‘Solar Module Super League’ (SMSL) member Canadian Solar is planning to launch its first N-type heterojunction (HJ) PV modules in the second half of 2021, PV Tech can reveal.
The SMSL member noted in financial filings that it had completed the construction of a 250MW pilot line for its PASSCon HJ cell development in late 2020 following several years of R&D development. The pilot line would also include module assembly at the facility in Jiaxing, China.
Unlock unlimited access for 12 whole months of distinctive global analysis
Photovoltaics International is now included.
- Regular insight and analysis of the industry’s biggest developments
- In-depth interviews with the industry’s leading figures
- Unlimited digital access to the PV Tech Power journal catalogue
- Unlimited digital access to the Photovoltaics International journal catalogue
- Access to more than 1,000 technical papers
- Discounts on Solar Media’s portfolio of events, in-person and virtual
Or continue reading this article for free
Canadian Solar inferred that the HJ modules would be high efficiency with the “best technical competence”. This would indicate that cell conversion efficiencies would need to be in range of 25% as other PV manufacturers are targeting similar cell efficiencies.
In its latest earnings call Yan Zhuang, Canadian Solar’s president & COO highlighted that the company would continue to improve its position in global distributed generation markets (residential) in 2021 and onwards, due to the better modules ASPs.
“Our CSI Solar [distributed generation] strategy will increasingly focus on premium markets and segments and channels. For example, we will continue to enhance our market-leading position in the distributed generation markets where we have greater pricing power and a stickier customer base.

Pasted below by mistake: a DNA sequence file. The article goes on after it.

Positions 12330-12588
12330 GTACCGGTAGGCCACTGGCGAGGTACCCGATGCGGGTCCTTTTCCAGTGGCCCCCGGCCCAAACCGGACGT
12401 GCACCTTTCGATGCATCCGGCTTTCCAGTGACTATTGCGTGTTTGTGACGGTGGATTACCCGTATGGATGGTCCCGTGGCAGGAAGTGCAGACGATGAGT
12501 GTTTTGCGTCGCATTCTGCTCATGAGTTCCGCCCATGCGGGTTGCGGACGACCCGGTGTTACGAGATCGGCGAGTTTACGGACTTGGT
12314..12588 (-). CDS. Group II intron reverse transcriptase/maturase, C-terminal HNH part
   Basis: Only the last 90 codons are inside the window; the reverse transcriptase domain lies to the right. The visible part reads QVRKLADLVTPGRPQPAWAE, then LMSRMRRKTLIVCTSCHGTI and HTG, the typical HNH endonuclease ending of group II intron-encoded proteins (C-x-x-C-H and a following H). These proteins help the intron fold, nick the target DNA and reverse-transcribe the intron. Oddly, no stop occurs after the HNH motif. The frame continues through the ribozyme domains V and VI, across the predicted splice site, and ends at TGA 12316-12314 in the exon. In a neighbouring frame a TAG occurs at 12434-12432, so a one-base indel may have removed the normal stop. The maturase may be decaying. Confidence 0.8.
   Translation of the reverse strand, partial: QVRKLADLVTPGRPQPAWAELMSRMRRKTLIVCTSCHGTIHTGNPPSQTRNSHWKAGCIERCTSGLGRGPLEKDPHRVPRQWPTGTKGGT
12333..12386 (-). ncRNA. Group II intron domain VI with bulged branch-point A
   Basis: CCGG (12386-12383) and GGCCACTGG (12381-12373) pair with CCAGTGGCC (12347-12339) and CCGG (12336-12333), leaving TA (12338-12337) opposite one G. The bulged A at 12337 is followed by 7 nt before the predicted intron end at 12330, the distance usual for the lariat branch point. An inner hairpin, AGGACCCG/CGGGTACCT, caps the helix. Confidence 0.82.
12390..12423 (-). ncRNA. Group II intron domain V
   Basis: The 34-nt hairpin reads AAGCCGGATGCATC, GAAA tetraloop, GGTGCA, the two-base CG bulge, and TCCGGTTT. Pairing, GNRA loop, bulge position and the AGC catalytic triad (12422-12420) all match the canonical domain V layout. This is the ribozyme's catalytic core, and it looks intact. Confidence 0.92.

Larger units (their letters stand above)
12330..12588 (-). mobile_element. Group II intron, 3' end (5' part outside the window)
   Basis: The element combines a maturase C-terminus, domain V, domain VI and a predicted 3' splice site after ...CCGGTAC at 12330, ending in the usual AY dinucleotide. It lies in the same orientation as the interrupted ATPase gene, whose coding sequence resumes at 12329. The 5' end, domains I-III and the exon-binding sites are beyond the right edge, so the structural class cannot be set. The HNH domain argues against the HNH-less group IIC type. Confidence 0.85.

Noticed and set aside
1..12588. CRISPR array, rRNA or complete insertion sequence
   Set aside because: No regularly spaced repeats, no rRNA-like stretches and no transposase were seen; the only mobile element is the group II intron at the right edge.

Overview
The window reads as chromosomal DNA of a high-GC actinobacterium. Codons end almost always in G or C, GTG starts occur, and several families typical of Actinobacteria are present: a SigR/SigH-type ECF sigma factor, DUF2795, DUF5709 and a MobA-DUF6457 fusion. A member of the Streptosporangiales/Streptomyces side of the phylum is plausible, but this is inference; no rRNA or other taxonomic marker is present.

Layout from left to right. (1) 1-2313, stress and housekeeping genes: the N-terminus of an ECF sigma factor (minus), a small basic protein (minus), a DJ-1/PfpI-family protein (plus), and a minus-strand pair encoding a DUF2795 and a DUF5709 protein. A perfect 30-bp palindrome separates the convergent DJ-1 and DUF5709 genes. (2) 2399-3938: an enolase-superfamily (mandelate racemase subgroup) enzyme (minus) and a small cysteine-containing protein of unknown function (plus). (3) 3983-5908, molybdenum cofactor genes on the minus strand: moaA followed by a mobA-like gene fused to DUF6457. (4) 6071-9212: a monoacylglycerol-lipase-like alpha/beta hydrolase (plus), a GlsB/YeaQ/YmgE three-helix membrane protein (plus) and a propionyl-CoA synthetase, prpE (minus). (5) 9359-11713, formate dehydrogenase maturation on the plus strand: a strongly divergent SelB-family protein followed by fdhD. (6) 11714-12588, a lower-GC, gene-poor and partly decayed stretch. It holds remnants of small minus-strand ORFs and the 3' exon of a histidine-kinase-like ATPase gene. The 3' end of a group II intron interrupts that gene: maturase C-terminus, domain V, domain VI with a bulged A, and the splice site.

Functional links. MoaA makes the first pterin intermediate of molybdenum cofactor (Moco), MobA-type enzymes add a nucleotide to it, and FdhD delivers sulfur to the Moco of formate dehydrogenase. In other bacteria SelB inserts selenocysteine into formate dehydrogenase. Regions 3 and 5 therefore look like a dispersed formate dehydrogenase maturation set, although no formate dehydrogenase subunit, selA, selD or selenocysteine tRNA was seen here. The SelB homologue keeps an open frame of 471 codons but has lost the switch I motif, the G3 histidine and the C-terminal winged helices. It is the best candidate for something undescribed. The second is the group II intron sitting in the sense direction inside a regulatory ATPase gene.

“In fact, last year, more than half of our total shipments went into this channel, even though globally, this channel accounts for less than 40% of the total market. In this channel, the value proposition is driven by the total system solution because user experience matters a lot, more than just it’s utility,” said Zhuang.
HJ technology has been touted as the mainstream replacement for Passivated Emitter Rear Cell (PERC) technology as early as 2023, but production costs still lag behind advanced PERC product offerings.
But HJ modules can compete in the premium residential rooftop sectors, due to high-performance, lower degradation and temperature coefficients compared to p-Type mono PERC products.
Canadian Solar did not disclose volume manufacturing plans for the HJ cells and modules, but the company did highlight in its latest earnings call that its capital expenditure plans in 2021 could be in the range of US$700 million, compared to spending of US$330 million in 2020.
As PV Tech recently reported, the SMSL member is planning a significant expansion of in-house cell production capacity in 2021, yet has continued to fall behind its rivals.
However, major SMSL rival JinkoSolar is planning to focus on n-Type mono TOPCon cell technology and capacity expansions rather than HJ as it believes the HJ technology is not as mature for mainstream applications.